The small lobby was on the third floor and only a lift on the ground. We checked in easily and went to our room. The clerk at the desk had forgotten to tell us to insert the plastic thing on the key into a slot for electricity. R had to go back to the desk to ask why the lights would not work. We could have worked it out ourselves if the room was not pitch black. We showered, poured ourselves a large glass each of the duty free product and collapsed into bed.

Travel lesson. If you can, find your hotel with Googlies Street View and back track to the station before you go and note carefully which station you are alighting at and which exit you should use, and take a compass.

Dep Melb, 6.00. Arr Cairns, 9.30. Dep Cairns, 13.15. Arr Narita, 20.00. (Melb 21.00)

The interior of the Keisei Limited Express. The train was spotless, the windows polished and the proverbial dinner could have been eaten off the floor. Our travel companions were mostly local people. The train travelled at a good pace the 70 something kilometres to Tokyo and the trip took about 70 minutes. The airport had felt rather warm and the train did too. It was air conditioned, but was obviously set to quite a high temperature. I was feeling anger at Australia for its poor public transport.

Two shots of our sitting room at the Sutton Place Hotel, Ueno.

A corrupted photo of our bedroom, with two double beds and its own tv.


  1. I'm pretty tall too and am always super early at the airport to try to secure exit row seats.

    I found the trains super efficient in Japan but the english signage was very poor which made the experience a little daunting.

  2. Anonymous10:21 pm

    Wow - you did well. Its been a few years since I traveled OS, back in the days when QANTAS was REALLY FUSSY about aircraft maintenance, cabin service was always crap, but you knew the plane wouldn't fall out of the sky, (ie, before "privatisation" and "worlds best practice" - excuse me, but QANTAS engineering WAS the worlds best practice...KSA (Sydney) had the best facilities outside of Seattle, they were an engineering organisation that reluctantly carried passengers who got their airplanes messy...)and I, having a remote connection with the techo side of the industry, would not go anywhere near them (or jetstar) - both long overdue for their first major crash, a few miraculous near misses so far, but it will happen. People are running books on it. Anyway, a minor RANT. Admire your ability to navigate through a strange landscape.

  3. I like hearing about your Jetstar flight. We were lucky in that our little entertainment systems worked. But I thought they were so heavy, and a pain to store. I think we've agreed that next time we'll just get one and share it between the three of us.

    Traveling is exhausting. Someone really needs to go ahead and invent teleportation.

  4. Anonymous5:00 am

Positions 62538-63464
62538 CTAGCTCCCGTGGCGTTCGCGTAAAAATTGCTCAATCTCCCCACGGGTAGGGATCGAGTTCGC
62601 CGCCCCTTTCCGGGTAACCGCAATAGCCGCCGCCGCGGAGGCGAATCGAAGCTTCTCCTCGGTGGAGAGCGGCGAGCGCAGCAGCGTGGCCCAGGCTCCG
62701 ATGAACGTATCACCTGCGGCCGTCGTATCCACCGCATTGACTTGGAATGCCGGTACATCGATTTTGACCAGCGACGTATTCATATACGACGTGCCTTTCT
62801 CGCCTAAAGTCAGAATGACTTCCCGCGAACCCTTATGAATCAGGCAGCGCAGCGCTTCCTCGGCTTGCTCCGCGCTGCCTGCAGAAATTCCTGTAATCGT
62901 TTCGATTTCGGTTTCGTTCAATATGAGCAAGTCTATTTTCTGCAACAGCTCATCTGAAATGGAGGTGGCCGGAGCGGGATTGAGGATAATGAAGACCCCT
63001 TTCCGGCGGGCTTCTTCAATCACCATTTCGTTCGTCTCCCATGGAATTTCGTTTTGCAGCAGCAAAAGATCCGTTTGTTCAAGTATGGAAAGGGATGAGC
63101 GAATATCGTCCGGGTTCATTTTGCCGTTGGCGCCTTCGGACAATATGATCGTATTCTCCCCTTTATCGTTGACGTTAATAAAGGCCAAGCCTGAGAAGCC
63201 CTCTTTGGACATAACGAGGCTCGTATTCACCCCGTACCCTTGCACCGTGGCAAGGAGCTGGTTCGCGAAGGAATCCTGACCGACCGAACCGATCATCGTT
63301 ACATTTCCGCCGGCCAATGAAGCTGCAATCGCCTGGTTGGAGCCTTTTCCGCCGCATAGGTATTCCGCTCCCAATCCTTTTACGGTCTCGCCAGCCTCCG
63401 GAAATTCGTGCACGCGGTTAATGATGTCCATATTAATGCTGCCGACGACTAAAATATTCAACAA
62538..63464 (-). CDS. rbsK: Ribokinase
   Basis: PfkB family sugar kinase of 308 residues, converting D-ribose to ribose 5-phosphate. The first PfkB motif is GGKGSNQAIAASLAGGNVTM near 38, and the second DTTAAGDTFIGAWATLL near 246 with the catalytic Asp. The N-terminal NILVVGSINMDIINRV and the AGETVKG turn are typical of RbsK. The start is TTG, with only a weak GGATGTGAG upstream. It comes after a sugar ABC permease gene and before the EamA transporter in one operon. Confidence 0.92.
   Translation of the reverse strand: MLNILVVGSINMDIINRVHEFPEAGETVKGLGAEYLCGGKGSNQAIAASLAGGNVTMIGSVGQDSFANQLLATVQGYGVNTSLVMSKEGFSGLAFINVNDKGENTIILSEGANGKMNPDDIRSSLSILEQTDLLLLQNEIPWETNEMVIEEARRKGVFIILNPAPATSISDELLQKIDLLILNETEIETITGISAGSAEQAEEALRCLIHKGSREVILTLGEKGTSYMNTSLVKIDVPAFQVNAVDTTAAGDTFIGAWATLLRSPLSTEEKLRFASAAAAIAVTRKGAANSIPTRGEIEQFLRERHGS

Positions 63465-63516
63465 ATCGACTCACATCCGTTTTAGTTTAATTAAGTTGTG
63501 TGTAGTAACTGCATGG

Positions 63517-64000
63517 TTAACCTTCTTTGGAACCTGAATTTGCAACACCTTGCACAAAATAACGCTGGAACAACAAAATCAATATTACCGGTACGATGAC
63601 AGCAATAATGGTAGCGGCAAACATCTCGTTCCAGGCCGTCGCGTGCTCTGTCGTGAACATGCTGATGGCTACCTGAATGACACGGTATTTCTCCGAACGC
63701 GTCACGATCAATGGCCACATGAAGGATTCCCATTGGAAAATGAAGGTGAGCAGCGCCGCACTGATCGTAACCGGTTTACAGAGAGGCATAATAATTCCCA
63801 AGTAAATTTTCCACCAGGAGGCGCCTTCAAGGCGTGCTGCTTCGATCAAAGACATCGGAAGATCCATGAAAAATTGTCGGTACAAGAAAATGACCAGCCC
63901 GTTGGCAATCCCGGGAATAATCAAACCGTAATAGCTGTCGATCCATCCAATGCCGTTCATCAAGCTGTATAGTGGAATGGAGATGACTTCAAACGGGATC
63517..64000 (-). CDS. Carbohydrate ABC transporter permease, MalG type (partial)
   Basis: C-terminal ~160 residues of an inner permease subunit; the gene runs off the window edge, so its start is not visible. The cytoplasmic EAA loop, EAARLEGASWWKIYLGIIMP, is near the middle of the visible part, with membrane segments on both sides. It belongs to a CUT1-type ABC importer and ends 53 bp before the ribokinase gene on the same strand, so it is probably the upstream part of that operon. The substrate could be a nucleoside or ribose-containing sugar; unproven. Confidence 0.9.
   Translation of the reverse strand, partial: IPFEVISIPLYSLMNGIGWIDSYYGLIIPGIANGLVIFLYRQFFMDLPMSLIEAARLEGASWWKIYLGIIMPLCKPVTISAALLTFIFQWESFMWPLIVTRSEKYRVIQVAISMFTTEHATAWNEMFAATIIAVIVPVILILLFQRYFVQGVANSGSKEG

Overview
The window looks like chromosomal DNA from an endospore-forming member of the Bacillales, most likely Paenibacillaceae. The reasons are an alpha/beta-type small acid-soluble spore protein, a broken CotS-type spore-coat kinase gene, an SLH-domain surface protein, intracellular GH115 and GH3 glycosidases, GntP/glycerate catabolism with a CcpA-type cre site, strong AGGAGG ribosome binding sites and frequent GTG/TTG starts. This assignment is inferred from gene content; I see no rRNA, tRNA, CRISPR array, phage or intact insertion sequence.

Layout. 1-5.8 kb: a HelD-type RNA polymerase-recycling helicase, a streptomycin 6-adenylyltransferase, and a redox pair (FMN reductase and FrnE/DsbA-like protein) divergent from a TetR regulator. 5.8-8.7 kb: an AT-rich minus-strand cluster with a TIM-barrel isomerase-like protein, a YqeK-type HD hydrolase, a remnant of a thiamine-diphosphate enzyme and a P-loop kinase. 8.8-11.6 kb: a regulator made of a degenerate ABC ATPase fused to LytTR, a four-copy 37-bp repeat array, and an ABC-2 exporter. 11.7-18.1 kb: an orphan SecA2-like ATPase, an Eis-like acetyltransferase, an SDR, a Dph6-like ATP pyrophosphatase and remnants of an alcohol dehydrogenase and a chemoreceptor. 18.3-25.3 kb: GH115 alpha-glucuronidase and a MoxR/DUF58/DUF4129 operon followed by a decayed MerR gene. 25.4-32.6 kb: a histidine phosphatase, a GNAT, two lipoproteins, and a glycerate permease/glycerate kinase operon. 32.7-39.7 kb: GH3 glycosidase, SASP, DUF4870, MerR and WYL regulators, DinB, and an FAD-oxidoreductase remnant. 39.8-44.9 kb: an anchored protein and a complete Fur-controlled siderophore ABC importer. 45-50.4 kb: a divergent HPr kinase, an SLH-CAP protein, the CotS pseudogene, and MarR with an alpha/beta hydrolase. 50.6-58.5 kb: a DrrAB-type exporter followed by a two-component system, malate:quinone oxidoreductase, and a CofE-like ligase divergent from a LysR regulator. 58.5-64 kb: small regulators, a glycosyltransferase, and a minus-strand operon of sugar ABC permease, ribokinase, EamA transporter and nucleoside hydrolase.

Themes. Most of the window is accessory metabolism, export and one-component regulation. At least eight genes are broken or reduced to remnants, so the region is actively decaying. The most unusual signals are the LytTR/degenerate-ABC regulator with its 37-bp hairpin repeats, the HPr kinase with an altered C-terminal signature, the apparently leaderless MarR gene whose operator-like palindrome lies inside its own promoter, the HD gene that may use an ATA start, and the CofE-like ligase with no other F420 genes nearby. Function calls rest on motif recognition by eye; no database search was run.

Wow, I am exhausted having read how exhausted you both got! Also, being so frazzled and trying to find the hotel... blah.. I'd be the same :(
    Amazing the cleanliness of the train! Pride and respect come forth loudly.wish it were the same here.
    I am looking forward to more of the trip :)

  5. Anonymous5:04 am

    Noted in a screen on my laptop here that a trip with Jetstar from Cairns to Osaka is $219. One way of course.

  6. That's some trip so far! I've never trusted Jetstar.

  7. Nice! Love hearing these tales, I eagerly await the next installation!

  8. Excellent travalogue - and thats just to the room - wonder what the next part will be about

  9. You have it in one AR. Daunting because of the lack of English.

    Thanks Michael. Was it you who suggested, or perhaps the media, that when the SEC was privatised, the companies realised they could get away with minimum maintenance for a decade. Hope it is not the same for Qantas.

    Correct Dina, heavy and hard to store. Maybe by the time you travel, they will all be using Ipads. Much better. I really dislike the whole airport thing. Boring and tedious.

    Frazzled is a good word Cazzie. More on cleanliness later.

    I don't want to go to Osaka Anon. But yes, there are cheap flights. Ours was not so cheap, but R had fixed holidays and so we can't hang out for cheap fares.

    Scott, the staff were great. No complaints there. But even at Melbourne, we had to clamber down stairs and do the tarmac walk to get off. I like proper facilities.

    Thanks Fen. Pleased to see you are surviving 'without' the net.

    Read on dear MC, read on.

  10. Unfortunately I had no alternative but to use Jetstar for my recent return trips from the Gold Coast and Ballina, thankfully both short flights and both times I was in the emergency exit row so had good legroom.

    How did you ever find an empty train carriage in Japan? Did you gatecrash the depot?

  11. Good to hear that the international leg of your journey was better than the domestic. Would have been really disapointing for you if it worked out the other way. I certainly would rather take 3 hours of hell over 8 hours of hell any day.

    On your A330 premium ecomomy at the front would have been 2-2-2 and plebian economy down the back would have been 2-4-2.

    The aircraft type is usually listed on your itinerary. A couple of handy sites for checking seating arrangements before you fly are

    qflyer which lists almost anything you could possibly want to know about the Qantas and Jetstar aircraft fleets.


    Seat Guru, which has seat maps for most airlines in the world.

  12. Victor, didn't you find the seats very uncomfortable, even though you had leg room?

    As usual Ben, a font of useful information. It was my first Airbus flight. Even back in December when we booked, the seats available were very limited. We did our best. Of course, yes, 2,4,2.